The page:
Her vocals here and on her earlier Judy Garland Show appearance are incredible: Streisand could truly make an old song sound new again, and composers such as Richard Rodgers and Harold Arlen loved her for it. But by the 1970s Streisand was trying to be a "rock" singer, her albums pandering to the younger audiences, with over-wrought shrieking of songs that were unworthy of her effort or her voice.

In the '80s she came back with that brilliant "Broadway Album," but went on and on about what a struggle it was to get it done, how "they" told her not to do it, etc. Oh please - when has anyone told Streisand what to do? She could have been doing good stuff like that all along, bringing audiences UP to her level instead of stooping to what she thought the young public wanted. (The "Back to Broadway" sequel wasn't nearly as good, as Streisand seems to feel it necessary to improve on other composers' work: if he were alive at the time, would Richard Rodgers have even recognized his own "Some Enchanted Evening"? Rodgers, notorious for taking singers to task for playing around with his melodies, would undoubtedly have been after Streisand to sing what he'd written! She also blows Michael Crawford off the CD in their duet of "Music of the Night" - apparently reminding him just whose CD this is. Why does she insist on taking songs that are duets and singing them by herself, and songs that aren't duets and singing them as duets with someone else who she then goes on to diminish?)

Supposedly Judy Garland took Streisand aside and advised her, "Don't let them do to you what they did to me," advice Streisand wasted no time in heeding - despite her protestations to the contrary, surely it looks like it's always been her way or the highway. Just imagine - SHE told the CBS brass how her first TV special would be done - no guests, just HER.

But nobody can argue with the results that are so evident here. Treat yourself to this brilliant musical phenomenon BEFORE she was a legend - you'll be absolutely amazed at the difference!

PS - I watched this again last night (12/01) after not having seen it for many years - it was even BETTER than I remembered! The 1st Act begins with "I'm Late" and includes "Make Believe" and "How Does the Wine Taste," and Barbra's homage to childhood, "I'm Five" - it climaxes as Streisand appears with full (and I mean FULL) orchestra to sing "People" - she wasn't bored with the song yet and although it's a somewhat shorter rendition it really soars - compare it to some of her later "auto-pilot" versions. The 2nd act (after Streisand's "kooky" schtick-patter, which hasn't changed much over the years) is the famous series of Depression songs set amidst the extravagance of Bergdorf-Goodman's.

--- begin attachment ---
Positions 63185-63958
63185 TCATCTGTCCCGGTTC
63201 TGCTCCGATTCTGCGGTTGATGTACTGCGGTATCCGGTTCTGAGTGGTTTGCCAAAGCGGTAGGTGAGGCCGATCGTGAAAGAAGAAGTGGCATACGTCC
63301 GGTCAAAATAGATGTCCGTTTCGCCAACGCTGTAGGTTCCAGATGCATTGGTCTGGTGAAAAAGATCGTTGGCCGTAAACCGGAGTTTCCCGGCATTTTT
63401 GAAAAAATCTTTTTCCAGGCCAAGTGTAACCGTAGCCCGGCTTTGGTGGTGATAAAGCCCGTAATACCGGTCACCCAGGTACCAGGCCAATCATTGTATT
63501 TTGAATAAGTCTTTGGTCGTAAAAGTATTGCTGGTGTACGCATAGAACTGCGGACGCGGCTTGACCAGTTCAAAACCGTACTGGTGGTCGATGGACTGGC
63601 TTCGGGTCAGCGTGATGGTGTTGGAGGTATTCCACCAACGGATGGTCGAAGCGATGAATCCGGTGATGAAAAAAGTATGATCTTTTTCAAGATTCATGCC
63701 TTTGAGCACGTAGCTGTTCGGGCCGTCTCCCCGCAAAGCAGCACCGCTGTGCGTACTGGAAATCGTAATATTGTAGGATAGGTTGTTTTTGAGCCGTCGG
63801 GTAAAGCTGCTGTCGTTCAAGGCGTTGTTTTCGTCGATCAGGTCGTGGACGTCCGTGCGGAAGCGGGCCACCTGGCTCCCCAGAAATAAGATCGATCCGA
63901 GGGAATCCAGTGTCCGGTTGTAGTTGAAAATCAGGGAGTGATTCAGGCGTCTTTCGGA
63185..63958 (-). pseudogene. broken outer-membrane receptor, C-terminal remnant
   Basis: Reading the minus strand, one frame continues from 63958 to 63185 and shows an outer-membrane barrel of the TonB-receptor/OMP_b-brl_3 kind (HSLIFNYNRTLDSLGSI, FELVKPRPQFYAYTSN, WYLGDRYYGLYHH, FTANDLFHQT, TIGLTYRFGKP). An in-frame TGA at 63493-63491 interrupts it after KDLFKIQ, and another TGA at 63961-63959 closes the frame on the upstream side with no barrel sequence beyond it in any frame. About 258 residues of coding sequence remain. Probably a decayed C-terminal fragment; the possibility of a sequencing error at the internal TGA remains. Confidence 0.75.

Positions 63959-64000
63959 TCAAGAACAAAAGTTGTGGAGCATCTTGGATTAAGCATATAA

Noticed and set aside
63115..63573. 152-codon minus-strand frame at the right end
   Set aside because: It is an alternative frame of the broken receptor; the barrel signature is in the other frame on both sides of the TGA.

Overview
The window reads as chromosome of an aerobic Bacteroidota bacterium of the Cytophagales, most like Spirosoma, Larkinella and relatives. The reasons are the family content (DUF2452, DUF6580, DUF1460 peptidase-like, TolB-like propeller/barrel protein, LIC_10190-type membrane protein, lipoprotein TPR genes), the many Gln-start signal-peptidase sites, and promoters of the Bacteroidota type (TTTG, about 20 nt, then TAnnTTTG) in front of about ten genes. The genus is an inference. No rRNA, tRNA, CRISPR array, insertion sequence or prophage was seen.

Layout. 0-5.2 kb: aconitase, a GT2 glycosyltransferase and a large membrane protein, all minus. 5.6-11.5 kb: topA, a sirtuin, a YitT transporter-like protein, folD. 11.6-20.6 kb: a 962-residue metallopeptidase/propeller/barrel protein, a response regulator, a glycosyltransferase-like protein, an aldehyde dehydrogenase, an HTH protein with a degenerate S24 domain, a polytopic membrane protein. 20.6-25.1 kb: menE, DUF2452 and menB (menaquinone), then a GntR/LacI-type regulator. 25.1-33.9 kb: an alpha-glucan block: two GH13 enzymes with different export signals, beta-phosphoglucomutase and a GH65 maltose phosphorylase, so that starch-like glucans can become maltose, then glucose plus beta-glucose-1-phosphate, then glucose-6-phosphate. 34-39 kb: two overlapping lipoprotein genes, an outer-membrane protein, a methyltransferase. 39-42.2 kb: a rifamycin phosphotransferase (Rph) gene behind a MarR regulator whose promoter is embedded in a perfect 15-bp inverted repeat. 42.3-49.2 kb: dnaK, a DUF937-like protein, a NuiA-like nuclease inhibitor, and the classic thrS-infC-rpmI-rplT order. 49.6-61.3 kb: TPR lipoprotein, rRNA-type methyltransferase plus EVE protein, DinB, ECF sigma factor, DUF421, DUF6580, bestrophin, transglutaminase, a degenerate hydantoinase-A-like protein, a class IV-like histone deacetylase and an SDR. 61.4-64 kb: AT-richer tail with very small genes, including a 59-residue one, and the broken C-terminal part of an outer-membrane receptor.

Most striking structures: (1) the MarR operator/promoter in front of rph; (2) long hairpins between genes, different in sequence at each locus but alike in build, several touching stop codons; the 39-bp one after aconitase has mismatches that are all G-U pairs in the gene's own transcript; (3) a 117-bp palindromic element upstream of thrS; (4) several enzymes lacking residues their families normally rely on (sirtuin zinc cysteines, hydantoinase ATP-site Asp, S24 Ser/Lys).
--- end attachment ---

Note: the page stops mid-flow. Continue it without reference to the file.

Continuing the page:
The 3rd Act is the stunner - call it "Streisand, the Orchestra, and the Audience" (although we never see the audience that supposedly witness this historic event). With her fear of audiences and dislike of such performing, this may have been the toughest part for her, but if so, to her credit it doesn't show. She tears through "Lover Come Back to Me" and the torchy "When the Sun Comes Out" (though I can't remember in which order!), the poignant "Why Did I Choose You? (one of my all-time favorite Streisand performances) and offers a medley of FUNNY GIRL songs, including (of course) "Don't Rain on My Parade" and my favorite song from the score, "The Music That Makes Me Dance". Explaining that "Fanny Brice sang a song like that in 1922, and it made her the toast of Broadway", Streisand then sings "My Man", and it's almost a dress-rehearsal template for her later screen rendition in the FUNNY GIRL film (the main difference being that the black gown here is sleeveless - her film gown had long sleeves and against the black background all we saw were her hands and face), but the vocal here is more urgent and charged than her later film vocal. (Her performance of the song has everything to do with Streisand and nothing to do with Fanny Brice who, of course, never sang the song in such an all-out manner as Streisand does here or in the film - see THE GREAT ZIEGFIELD for a glimpse of Brice's more understated version.) The show ends with Streisand singing "Happy Days Are Here Again" over the credits.

When it was over I said to the friend I was watching it with, "She has NEVER, EVER, done anything better!"

And she was TWENTY-ONE YEARS OLD!